On my recent trip to Iceland we were watching the BBC channel in the hotel room before going to bed (the entertainment value of the Icelandic Shopping Network could only last so long) and I caught a fun segment about the British Library which is showing an exhibit called Murder in theLibrary: An A-Z of Crime Fiction. The exhibit looks at the development of the whodunit genre and features the “10 Commandments” of Monsignor Ronald Knox.
If you haven’t looked up the good Monsignor’s rules they basically consist of some guidelines to prevent the author from pulling solutions to a problem out of thin air and keep a story based in reality. The rules hold up pretty well even over 80 years after being written – except for that one about the Chinamen. I’m not really sure what that rule was attempting to accomplish, but we’ll hope that it wasn’t as racist as it sounds.
Anyway, once I returned home I did a quick google on the exhibit and found an interesting article that covered the rules and posed the question: Is the Whodunit dead? Has the reading public moved on to thrillers, true crime and procedurals? Is the Whodunit now a passé relic of an older time?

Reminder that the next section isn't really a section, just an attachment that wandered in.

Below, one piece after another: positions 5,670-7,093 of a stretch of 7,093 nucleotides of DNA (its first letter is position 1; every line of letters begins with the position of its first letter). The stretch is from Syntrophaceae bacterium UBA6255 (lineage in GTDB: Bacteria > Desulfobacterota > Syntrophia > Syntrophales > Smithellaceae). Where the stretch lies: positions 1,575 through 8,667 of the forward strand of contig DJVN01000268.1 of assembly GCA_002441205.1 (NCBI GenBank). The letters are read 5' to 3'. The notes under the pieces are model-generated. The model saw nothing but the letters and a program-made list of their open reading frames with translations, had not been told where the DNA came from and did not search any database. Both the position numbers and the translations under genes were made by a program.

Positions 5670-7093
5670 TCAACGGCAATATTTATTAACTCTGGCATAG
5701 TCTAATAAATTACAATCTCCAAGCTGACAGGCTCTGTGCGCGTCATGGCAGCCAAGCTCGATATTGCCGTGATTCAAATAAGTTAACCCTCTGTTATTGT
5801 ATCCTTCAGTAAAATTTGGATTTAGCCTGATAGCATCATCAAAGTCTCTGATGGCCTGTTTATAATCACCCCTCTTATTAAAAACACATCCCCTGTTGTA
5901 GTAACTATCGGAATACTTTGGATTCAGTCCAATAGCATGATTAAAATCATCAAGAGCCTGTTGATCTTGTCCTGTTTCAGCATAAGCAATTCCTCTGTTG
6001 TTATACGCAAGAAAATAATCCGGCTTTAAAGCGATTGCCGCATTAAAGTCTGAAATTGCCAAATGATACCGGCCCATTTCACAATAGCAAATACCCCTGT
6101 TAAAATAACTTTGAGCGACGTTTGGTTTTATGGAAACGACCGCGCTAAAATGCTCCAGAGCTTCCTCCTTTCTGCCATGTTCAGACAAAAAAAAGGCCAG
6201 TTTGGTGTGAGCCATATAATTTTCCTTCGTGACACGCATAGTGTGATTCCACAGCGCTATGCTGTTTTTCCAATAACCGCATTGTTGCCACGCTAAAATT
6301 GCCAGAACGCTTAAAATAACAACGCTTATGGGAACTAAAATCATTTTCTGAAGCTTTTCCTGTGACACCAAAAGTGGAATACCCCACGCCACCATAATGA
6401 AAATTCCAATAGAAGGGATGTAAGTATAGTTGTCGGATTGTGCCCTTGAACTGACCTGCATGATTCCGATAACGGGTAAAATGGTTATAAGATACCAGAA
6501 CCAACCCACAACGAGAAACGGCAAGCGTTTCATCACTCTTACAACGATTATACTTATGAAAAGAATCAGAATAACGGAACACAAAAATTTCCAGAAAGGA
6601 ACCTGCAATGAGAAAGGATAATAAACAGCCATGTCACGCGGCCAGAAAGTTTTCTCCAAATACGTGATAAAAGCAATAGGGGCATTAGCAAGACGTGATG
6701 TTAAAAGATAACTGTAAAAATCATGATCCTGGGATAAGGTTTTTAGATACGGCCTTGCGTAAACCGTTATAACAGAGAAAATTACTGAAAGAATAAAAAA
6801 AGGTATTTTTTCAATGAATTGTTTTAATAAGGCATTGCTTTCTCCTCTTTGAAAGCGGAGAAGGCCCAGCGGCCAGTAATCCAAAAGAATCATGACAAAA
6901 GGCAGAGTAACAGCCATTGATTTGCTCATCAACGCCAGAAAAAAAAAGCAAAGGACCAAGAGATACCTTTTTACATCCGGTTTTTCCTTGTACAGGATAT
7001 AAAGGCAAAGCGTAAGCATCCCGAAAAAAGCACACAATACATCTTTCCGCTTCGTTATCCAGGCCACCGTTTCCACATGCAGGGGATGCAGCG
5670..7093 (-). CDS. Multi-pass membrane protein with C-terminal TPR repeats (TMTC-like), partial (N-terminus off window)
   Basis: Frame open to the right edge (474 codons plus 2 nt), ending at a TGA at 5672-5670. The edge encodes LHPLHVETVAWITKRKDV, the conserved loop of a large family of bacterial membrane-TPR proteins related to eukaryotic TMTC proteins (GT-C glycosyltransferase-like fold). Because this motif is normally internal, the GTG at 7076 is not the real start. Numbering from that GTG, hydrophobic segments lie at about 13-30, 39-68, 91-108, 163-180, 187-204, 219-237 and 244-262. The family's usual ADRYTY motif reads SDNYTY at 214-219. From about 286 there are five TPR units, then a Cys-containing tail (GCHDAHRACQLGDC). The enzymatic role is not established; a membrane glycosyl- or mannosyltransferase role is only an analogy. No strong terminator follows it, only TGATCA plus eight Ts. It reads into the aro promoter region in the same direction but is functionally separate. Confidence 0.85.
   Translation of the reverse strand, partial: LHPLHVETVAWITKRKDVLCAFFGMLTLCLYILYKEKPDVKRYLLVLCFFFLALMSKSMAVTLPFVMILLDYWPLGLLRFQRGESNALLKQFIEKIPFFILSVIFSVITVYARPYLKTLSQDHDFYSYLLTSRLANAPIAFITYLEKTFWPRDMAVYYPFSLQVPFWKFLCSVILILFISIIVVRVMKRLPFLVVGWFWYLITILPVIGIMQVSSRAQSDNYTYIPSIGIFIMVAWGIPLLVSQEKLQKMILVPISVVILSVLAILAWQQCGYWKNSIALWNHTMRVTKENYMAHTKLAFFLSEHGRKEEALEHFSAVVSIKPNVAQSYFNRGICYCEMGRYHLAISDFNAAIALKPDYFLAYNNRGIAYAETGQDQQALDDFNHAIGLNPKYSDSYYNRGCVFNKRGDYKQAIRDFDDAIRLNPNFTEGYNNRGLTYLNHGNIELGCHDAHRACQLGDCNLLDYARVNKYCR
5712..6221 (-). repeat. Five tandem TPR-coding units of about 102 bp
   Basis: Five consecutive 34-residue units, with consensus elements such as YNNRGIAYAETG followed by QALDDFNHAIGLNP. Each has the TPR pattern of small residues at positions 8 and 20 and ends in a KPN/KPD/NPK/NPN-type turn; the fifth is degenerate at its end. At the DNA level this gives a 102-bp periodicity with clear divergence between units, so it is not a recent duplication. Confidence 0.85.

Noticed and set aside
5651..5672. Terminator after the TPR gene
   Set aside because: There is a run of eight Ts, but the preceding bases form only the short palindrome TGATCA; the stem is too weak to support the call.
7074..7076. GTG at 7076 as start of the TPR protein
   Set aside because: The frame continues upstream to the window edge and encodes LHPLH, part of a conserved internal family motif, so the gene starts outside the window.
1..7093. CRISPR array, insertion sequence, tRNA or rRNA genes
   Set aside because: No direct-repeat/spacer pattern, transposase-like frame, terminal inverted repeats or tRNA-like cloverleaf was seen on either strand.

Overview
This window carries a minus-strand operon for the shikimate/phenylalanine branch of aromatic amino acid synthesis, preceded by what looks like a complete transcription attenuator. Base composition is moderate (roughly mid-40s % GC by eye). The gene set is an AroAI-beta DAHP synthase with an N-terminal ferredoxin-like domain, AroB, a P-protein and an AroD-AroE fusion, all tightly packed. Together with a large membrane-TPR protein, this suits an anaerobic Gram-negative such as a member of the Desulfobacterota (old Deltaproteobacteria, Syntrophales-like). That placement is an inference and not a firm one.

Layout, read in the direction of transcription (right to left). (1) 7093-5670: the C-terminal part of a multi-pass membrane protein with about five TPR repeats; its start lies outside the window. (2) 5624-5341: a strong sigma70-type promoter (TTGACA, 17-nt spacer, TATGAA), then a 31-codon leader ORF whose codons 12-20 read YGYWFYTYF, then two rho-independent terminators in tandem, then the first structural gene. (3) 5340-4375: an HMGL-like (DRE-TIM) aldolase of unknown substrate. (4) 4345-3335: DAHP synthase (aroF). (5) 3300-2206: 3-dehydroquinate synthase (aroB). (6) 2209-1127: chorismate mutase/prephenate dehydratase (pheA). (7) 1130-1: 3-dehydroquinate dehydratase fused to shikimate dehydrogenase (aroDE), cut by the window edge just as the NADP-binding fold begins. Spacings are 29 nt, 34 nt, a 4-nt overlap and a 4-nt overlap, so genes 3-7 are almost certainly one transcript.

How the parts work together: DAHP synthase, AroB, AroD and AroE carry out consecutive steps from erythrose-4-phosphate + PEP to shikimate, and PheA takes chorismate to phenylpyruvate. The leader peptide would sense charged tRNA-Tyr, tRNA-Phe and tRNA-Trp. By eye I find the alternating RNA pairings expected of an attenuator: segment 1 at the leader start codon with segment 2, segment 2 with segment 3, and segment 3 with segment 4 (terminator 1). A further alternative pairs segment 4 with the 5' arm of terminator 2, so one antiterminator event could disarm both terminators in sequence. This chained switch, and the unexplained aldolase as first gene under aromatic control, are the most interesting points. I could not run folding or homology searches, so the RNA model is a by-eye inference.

Well, I have to say that if I took a survey of the authors on this blog that the answer would be a definitive, “No!” The Whodunit is alive and well on the Stilletto Blog – whether it’s Joelle Charbonneau’s roller skating heroine cleaning up a small town mysteries or Maggie Barbieri’s college professor solving murders with the help of a handsome NYPD homicide detective – our gang write crimes that get solved.
It’s my personal theory that books, like music, no longer have one mainstream genre that is overwhelmingly popular. The world has more readers than ever and that allows readers to pick the specific genre that appeals to them. The Whodunit may no longer be THE thing to read, but I don’t think it’s being read any less. In fact – I’m about to start reading a new one today.